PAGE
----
Larping and tabletop games aren’t familiar to everyone. Larping in particular can be kind of niche. If you’re here for the disability content, but don’t know either of those things and are interested, I’ve compiled a set of definitions to help give some context.
Tabletop Role-playing Games (TTRPGs)
In most mainstream media, the common example of a tabletop game is Dungeons and Dragons. Dungeons and Dragons is what we refer to as a system– a set of rules and settings within which players create their characters. Released in 1974, it was a massive success. Unlike in larp, players narrate their characters actions and speech. Dungeon Masters (in Dungeons and Dragons) or Game Masters (in almost everything else) create the world the player characters are in, often set up plot to follow, and narrate outcomes of actions. Some games require rolling dice to determine an outcome, and some don’t.
Systems other than Dungeons and Dragons exist. They might use dice, or they might not– one even uses a Jenga tower to determine outcomes. They might be focused on combat, or interpersonal conflict, or romance. The possibilities are really endless.
Epidiah Ravochol has a good introductory game here. It’s one page long, free, and explicitly designed for new players. No dice involved.
Live action roleplaying is a form of roleplaying where the participants physically act out their character’s actions (Wikipedia). Watch a movie (such as Role Models) and you might get the impression that it is a dork filled romp through your local, public park. Both of these impressions are slightly skewed. They both answer the question as merely an onlooker and not a participant. […] My working definition of larping is a collaborative, pretending with rules.
The stereotype, as partially mentioned in the article, is a bunch of nerds running around with foam weapons and varying levels of costuming pretending to be warriors, wizards, or survivors in a post-apocalyptic world. And while that’s true in the best of ways, there are other types of larping. American freeform, blockbuster, parlor, and Nordic are other styles which I engage with regularly in general and on this site. Everyone has a preferred style, but I think Larping.org provides the best summary for all of them.
Some of this might sound familiar to you– if you’ve ever gone to a murder mystery dinner, where you might be dressed to a certain theme and given a “whodunnit” mystery to solve? That’s a form of larp.
If you just wanted a quick definition, stop here!
If you want a explanations of the styles of larp people play, complete with source linking, continue on!
The definitions of these can vary depending on what your play style is and where you larp. I’ve done my best to create quick, jargon-less definitions that are representative of multiple sources. The scene is constantly changing and evolving all over the world, and it’s one of my favorite things about the hobby… but we lack an standardized definition, so people use the words differently.
I used Leaving Mundania as a primary source for these, along with a few others and what I just know from playing them. I highly recommend checking out the site and the book. If you want an academic sense of it framed in an ethnography, I recommend The Arts of Larp by David Simkins.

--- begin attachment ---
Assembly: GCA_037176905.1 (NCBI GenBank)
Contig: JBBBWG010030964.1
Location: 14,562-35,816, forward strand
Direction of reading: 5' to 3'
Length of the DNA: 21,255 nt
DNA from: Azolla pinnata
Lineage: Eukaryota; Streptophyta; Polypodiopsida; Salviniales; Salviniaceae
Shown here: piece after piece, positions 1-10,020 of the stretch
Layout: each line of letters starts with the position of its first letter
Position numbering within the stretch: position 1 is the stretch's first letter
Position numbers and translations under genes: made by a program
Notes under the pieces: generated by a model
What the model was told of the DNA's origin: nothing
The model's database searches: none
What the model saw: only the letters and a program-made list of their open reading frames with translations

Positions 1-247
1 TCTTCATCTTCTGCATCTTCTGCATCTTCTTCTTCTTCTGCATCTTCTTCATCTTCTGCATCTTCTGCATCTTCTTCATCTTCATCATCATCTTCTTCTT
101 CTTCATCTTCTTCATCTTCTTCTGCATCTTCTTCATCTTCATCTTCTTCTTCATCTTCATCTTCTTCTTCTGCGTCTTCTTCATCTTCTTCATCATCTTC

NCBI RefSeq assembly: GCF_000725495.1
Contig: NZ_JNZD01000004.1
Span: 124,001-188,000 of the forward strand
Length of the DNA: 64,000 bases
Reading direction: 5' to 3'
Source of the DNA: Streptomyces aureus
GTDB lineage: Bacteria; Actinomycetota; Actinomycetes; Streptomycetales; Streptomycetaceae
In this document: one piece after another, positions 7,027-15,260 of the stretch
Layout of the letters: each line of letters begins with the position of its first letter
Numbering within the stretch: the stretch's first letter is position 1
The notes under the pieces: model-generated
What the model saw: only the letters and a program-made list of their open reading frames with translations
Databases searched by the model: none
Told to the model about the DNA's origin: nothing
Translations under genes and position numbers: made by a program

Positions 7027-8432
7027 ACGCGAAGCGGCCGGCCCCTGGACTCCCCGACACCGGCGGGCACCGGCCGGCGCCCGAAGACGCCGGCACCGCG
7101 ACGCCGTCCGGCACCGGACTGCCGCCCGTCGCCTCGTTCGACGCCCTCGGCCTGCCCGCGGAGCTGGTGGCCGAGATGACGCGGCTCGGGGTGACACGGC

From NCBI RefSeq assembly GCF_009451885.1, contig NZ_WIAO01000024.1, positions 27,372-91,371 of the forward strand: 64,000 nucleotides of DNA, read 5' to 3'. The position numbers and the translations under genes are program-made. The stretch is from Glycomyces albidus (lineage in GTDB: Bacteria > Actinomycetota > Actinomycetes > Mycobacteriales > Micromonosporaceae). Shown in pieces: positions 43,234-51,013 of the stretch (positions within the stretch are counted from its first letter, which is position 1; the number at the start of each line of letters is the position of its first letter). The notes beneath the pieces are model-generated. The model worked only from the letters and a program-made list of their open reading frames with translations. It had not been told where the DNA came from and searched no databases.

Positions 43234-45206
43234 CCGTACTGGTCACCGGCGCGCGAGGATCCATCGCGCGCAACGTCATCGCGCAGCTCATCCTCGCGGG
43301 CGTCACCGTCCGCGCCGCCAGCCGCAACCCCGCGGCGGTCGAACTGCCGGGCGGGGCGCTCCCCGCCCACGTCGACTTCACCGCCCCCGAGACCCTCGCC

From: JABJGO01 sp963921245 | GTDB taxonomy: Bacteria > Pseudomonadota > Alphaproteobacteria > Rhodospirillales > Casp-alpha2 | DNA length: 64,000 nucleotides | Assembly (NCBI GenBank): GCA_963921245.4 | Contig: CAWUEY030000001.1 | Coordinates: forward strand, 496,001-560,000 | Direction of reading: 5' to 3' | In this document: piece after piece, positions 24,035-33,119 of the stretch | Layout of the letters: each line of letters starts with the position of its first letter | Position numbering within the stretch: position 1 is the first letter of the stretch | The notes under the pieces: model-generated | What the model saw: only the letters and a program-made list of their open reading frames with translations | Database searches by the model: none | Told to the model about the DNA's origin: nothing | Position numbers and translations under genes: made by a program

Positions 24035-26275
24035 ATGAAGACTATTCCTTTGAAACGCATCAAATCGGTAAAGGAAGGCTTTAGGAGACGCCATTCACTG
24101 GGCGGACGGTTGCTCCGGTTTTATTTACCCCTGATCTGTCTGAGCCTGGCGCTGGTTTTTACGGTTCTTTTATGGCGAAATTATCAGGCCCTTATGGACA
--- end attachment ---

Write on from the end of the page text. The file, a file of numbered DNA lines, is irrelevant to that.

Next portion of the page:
American freeform games have a limited number of players and time to play, where players collaborate using improvisation and meta techniques. Meta-techniques let players communicate with one another about their characters where they are neither fully in game nor out of game. Players improvise their play to focus on that collaboration and influence how the game turns out.
As I mentioned, boffer larps are what we most often see portrayed in mainstream media. They’re named for the foam weapons they use to simulate combat. Each one has different rules regarding how combat is done and the type of strikes that can occur. One of the largest, located in Germany, has over 8,000 people attending.
Nordic larp style emphasizes larp as a living form of expression; a constantly changing entity that focuses on immersion, consistent themes, and action. It values the collaboration aspect of larping and disapproves of the commercialization of larp.
Blockbuster larps are large scale events, usually 2-4 days long. They accommodate a large number of participants, generally above 100. They can include boffer, Nordic, and American freeform elements. They’re called blockbusters because the location, props and make up, and accommodations are all of high quality.
Okay, great, I think I understand. But I grew up in the 80s and remember seeing this stuff on the news– are any of you teenager Satanic devotees who are performing arcane human sacrifices?
We’re a lot of things– academics, artists, writers, creators, makers, crafters, and yes, some of us are teenagers (we actually have a really large age spread). While I’m sure some folks may actually be Satanists in the religious sense, as far as I know none of us perform human sacrifices.
The Satanism scare really screwed a lot of us up. These hobbies are a creative outlet. It can be done with very few materials, making it accessible for people with low incomes, as well as for people with few creative outlets in the first place. While that view has largely faded, I think it’s still important to address.